Sep 6, 2011 at 2:44 pm #1278994
Addie BedfordBPL Member
Companion forum thread to:Sep 6, 2011 at 3:47 pm #1776623
Chris WBPL Member
Awesome! Thanks Dave.Sep 6, 2011 at 6:28 pm #1776708
Ike JutkowitzBPL Member
@ikeLocale: Central Michigan
This is an amazing accomplishment and one that should be cherished for a lifetime. I can't even imagine the strengths it took to place where you did, and yet I look forward to seeing the rematch. Thank you for sharing this with us.Sep 6, 2011 at 7:50 pm #1776736
Anne FlueckigerBPL Member
@anneflukeLocale: northern Minnesota
Congratulations! and thanks for writing it up.Sep 7, 2011 at 9:48 am #1776878
Kevin SawchukBPL Member
@ksawchukLocale: Northern California
It is great to read about your adventures. Sounds like a blast: a tiring, wet and scary blast!Sep 7, 2011 at 9:50 am #1776880
@gabe_joyesLocale: Lander, WY
High FiveSep 7, 2011 at 4:45 pm #1777071
Erin McKittrickBPL Member
@mckittreLocale: Seldovia, Alaska
The Classic is quite the race. The one time I did it, I thought the best part was hanging out with all the other racers. That said, I don't think I have enough of a racer's heart to take that kind of punishment again. After the first time (and coming in nowhere near second), I ended up thinking the exact same trek would have been much more fun at half the speed, so I've gone back to my pokier wilderness adventures.Sep 8, 2011 at 6:58 am #1777266
Erin makes a very good point, that this (and other classic route, no doubt) would make as excellent backpacking trip of just about any length. The diversity and beauty of the terrain were really outstanding.Sep 8, 2011 at 11:13 pm #1777660
Travis LeannaBPL Member
Something to be very proud of at the least!
Simply an amazing adventure that at this point, I can only dream of.Sep 9, 2011 at 8:39 am #1777755
Sam HaraldsonBPL Member
@sharaldsLocale: Gallatin Range
I just don't get sick of reading about the AMWC.Sep 9, 2011 at 10:22 am #1777791
Eugene SmithBPL Member
@eugeneiusLocale: Nuevo Mexico
This is first class. It's obvious this was a seriously enlightening experience for you, almost equally a pleasure for us to read. I've followed your training and mental preparation for a while now over at the 'Bedrock' and it's awesome to see all those cast arrows over the year finally hit their target in your completion of the Classic. Well done Dave.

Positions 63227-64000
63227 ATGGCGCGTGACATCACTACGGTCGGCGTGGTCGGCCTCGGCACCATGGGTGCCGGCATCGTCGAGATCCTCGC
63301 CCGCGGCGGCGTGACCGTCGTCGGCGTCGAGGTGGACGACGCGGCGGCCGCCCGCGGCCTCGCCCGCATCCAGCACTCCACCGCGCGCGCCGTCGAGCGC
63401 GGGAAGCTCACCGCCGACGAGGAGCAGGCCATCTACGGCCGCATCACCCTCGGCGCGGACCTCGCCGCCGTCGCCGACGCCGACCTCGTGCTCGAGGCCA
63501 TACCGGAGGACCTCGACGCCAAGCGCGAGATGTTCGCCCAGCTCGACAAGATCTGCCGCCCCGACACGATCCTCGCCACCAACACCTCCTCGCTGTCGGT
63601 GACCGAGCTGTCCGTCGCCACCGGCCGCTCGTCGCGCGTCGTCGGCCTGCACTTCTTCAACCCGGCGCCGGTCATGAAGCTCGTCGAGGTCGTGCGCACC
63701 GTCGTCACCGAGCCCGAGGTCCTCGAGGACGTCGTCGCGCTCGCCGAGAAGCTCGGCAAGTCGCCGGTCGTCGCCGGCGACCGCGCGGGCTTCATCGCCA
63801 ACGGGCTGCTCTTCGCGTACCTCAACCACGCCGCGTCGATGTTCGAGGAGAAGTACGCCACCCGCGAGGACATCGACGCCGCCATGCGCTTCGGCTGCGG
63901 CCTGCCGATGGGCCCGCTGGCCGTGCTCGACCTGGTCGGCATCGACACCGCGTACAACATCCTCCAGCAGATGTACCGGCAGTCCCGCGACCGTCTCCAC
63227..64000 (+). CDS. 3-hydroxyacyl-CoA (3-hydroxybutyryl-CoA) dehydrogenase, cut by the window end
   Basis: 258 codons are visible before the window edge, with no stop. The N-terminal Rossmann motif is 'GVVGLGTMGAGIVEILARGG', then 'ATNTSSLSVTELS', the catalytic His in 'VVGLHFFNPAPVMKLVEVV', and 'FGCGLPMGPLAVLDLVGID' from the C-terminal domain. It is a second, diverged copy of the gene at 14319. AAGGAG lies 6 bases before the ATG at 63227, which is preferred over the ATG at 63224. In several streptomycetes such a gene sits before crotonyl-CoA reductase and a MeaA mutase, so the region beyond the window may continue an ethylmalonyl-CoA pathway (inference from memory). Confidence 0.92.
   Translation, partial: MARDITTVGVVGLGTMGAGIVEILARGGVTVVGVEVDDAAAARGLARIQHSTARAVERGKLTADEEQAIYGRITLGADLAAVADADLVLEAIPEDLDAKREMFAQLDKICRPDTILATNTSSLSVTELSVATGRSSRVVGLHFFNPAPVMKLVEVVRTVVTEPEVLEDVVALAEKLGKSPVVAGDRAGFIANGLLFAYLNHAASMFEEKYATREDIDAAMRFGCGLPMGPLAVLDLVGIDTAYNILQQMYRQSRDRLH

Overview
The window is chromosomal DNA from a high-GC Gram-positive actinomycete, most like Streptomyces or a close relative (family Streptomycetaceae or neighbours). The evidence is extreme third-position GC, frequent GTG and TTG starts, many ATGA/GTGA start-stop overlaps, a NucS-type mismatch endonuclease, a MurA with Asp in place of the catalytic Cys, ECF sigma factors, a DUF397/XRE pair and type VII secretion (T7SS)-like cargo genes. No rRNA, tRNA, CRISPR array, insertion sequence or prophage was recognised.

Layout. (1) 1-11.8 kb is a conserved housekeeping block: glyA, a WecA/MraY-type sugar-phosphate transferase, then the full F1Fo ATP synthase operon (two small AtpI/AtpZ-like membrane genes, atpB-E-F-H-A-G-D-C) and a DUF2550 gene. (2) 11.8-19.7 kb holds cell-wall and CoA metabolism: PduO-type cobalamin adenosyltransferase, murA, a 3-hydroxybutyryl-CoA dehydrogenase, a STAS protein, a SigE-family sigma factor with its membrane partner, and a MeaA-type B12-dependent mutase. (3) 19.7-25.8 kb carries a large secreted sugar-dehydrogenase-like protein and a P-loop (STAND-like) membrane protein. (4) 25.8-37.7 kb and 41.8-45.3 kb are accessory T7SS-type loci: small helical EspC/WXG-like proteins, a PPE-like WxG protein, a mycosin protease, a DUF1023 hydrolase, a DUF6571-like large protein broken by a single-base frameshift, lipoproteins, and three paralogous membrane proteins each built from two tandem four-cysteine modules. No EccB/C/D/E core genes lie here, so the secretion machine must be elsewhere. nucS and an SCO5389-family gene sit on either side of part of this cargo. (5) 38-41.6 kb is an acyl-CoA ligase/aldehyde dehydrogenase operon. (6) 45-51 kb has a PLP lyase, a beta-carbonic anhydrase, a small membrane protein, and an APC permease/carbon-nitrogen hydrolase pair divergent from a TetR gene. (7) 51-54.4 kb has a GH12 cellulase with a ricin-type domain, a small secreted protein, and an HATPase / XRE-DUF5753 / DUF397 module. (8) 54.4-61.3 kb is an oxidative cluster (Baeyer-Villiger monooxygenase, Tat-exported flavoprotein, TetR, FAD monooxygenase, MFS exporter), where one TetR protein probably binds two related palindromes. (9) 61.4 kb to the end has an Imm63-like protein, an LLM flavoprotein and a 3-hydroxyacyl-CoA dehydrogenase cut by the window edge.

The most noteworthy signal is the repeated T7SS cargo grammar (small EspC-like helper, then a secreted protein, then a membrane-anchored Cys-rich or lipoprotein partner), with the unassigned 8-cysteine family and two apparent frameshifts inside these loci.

What changes will you make next year in your training? Physically? Logistically? Gear?
Will you attempt this solo? Your training trips in MT were all solo, this seems to be a natural approach to how you engage wilderness and challenges.
How necessary is a packraft for the Classic?Sep 9, 2011 at 2:14 pm #1777862
A packraft is essential, really. Supposedly required gear, not that anyone will check. This is supposedly just about the only Classic route which has been raced without rafts (first cycle on this course, back in the 90s). Crossing the Delta and Yanert without a raft would almost certainly require swimming, and while hairball would be doable (if you're a nutter). Most other routes have enough floating that 7-8 pounds of raft/paddle/etc is more than made up with fast floating miles. Even on this route, it's hard for me to see the lighter pack being better than the miles of floating.
I wouldn't do anything categorically different for training. The main flaw in my buildup were two hitches in the winter/spring. In February I smacked my leg into a tree backcountry skiing and had to take about 3 weeks off almost all physical activity. Then in late April after the adventure race I got sick and took the better part of two weeks to get up to speed. Baring these, and with more aggressive training in deep winter, I'd be able to hit the overnights harder earlier and peak at a higher level. I hope to do a mid-April training trip to somewhere without snow next year, too.Sep 9, 2011 at 2:29 pm #1777867
As for solo, I'd prefer to do the race with a partner. It's faster, almost certainly, and when it works more fun.
I trained solo for two reasons:
-It was scarier and thus better mental training. This is an invaluable aspect of it that I'll repeat in the future. I also find the solo time necessary given my line of work.
-I know a very few number of people whom I'd invite on my training trips (especially the Bob Memorial Day trip), and none of them live close by. It can be a good experience (especially for stubborn me) to adapt your preferences to those of others on a trip (did it last weekend), on that Bob trip it just would not have been safe.